Magazine: How did the Covid-19 pandemic accelerate the digitalisation of retail trade?

By: Christou Andrea Date: 2022. 03. 29. 06:28

In Hungary the past two years laid the groundwork for digitalisation, more conscious consumer behaviour, convenience shopping, omnichannel shopping and price monitoring. However, a lot of these trends are overshadowed by the price increase in certain major categories. Since November 2021 – due to a shortage in resources and raw materials – product prices have jumped 20-30 percent in some categories (coffee, chocolate, meat, pet food, etc.) and will continue to increase throughout 2022.

Andreas Christou, RetailZoom

Andreas Christou
managing director
RetailZoom

Private labels profit from the increase in average prices

Recently Hungary has experienced a ‘scissor effect’: the two fastest growing groups are ‘premium’ shoppers and ‘economy’ shoppers. In 2022 the importance of private labels (PL) will be the highest ever and if prices continue to skyrocket, then this trend will keep gaining momentum, as consumers will often try to find cheaper alternatives of the products they purchase on regular basis.

This should not come as a surprise, as discounters are the leaders in this trend, but domestic chains are also affected. The biggest categories to increase their PL presence were staples such as pasta, flour, rice and meat. In these categories PL has gained a market share over 15 percent in domestic chains. However, the situation isn’t as grim as the numbers suggest. Premium product sales grew by 22 percent in the past 12 months. This is due to many things, firstly people upgrading in categories they are familiar with, e.g. premium beer sales augmented by 26 percent.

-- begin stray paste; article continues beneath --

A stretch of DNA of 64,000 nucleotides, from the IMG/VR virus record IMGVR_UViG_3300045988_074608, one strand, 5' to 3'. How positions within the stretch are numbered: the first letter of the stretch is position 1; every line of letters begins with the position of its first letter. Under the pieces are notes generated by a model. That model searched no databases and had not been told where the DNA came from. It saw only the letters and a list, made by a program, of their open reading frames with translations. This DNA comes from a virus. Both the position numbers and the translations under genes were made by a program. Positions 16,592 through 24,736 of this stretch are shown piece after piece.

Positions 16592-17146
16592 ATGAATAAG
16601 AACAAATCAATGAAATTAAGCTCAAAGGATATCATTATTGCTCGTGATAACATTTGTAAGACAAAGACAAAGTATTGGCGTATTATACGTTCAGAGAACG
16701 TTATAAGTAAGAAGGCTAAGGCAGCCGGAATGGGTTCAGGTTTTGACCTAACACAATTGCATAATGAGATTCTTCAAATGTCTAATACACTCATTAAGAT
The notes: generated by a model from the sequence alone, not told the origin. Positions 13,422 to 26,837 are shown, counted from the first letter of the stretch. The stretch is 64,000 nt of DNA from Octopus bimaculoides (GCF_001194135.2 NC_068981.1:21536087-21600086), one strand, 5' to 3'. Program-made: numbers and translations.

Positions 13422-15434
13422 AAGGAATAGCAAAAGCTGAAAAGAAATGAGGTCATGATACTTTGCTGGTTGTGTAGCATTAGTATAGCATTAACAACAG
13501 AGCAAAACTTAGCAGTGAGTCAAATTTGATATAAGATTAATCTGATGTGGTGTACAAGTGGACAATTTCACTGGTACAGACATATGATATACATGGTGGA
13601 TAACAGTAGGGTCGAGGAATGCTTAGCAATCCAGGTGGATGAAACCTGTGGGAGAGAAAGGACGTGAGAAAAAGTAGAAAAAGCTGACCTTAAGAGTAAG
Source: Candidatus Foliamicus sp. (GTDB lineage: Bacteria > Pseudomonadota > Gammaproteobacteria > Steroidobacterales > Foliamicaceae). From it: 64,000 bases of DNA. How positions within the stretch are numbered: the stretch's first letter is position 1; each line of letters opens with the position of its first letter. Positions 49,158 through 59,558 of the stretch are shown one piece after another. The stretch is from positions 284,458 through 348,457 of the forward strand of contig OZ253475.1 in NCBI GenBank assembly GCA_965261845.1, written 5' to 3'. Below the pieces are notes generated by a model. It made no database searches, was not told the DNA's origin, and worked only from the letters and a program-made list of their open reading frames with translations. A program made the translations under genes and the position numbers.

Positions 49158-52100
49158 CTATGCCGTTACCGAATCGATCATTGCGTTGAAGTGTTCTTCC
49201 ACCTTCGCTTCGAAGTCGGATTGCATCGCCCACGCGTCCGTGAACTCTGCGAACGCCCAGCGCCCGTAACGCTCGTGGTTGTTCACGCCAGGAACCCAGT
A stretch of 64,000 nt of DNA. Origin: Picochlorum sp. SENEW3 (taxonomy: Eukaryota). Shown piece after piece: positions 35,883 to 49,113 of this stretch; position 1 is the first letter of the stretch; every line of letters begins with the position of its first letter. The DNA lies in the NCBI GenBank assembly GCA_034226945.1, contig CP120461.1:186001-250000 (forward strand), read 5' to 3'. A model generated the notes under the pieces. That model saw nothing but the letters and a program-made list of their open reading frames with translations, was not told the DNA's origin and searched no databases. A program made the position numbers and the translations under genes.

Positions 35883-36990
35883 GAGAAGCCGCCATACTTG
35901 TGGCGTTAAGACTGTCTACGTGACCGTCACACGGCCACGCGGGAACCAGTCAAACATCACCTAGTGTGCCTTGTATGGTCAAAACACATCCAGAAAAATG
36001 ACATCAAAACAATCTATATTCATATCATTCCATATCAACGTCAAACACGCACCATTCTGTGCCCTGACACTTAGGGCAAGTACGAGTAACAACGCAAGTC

Data above all

However, price is not necessarily the driver of changes in consumer behaviour. This phenomenon is led by technology disruption. In 2020 online shopping quadrupled and in 2021 the growth was still twice as big as in the pre-pandemic period. Many speculated that online shopping would stabilise as people return to their favourite stores; however, the opposite has happened both offline and online presence grew, and the retention rate of online shops remained high and continues to grow.

We have only seen the tip of the iceberg as regards NFC payments, self-checkout zones, home delivery or data analytics tailored to individual customers. Retailers have started adapting and are more data-driven now. Smaller players were the quickest to adapt, as national tobacco shops and the Privát, Next Unio, EcoFamily and Dél100 chains all realised double-digit sales growth – their combined sales increase was 17 percent.

NFC payment and contactless checkouts only represent the beginning. AR walks in “toddlers’ shoes”, though, in a decade, it will become a part of our everyday life.

Small channels playing bigger roles

There has also been a huge transformation in store types. During the pandemic the importance of tobacco shops and filling stations increased. RetailZoom’s tobacco panel estimated that FMCG sales in tobacco shops have surpassed HUF 135 billion in value, making them the 4th largest distribution channel. The numbers truly reflect this trend, as tobacco shops are the leading chain in beer consumption: sales of the beer category surpassed HUF 23 billion.

What’s next? Tech-driven solutions is the name of the game. Generation Z (Millennials) were the fastest to embrace new innovations in the past two years. Websites such as Árukereső, various mobile apps, Facebook groups and online shops are now visited four times more often to compare the prices of products, so that shoppers find the best deals possible. //

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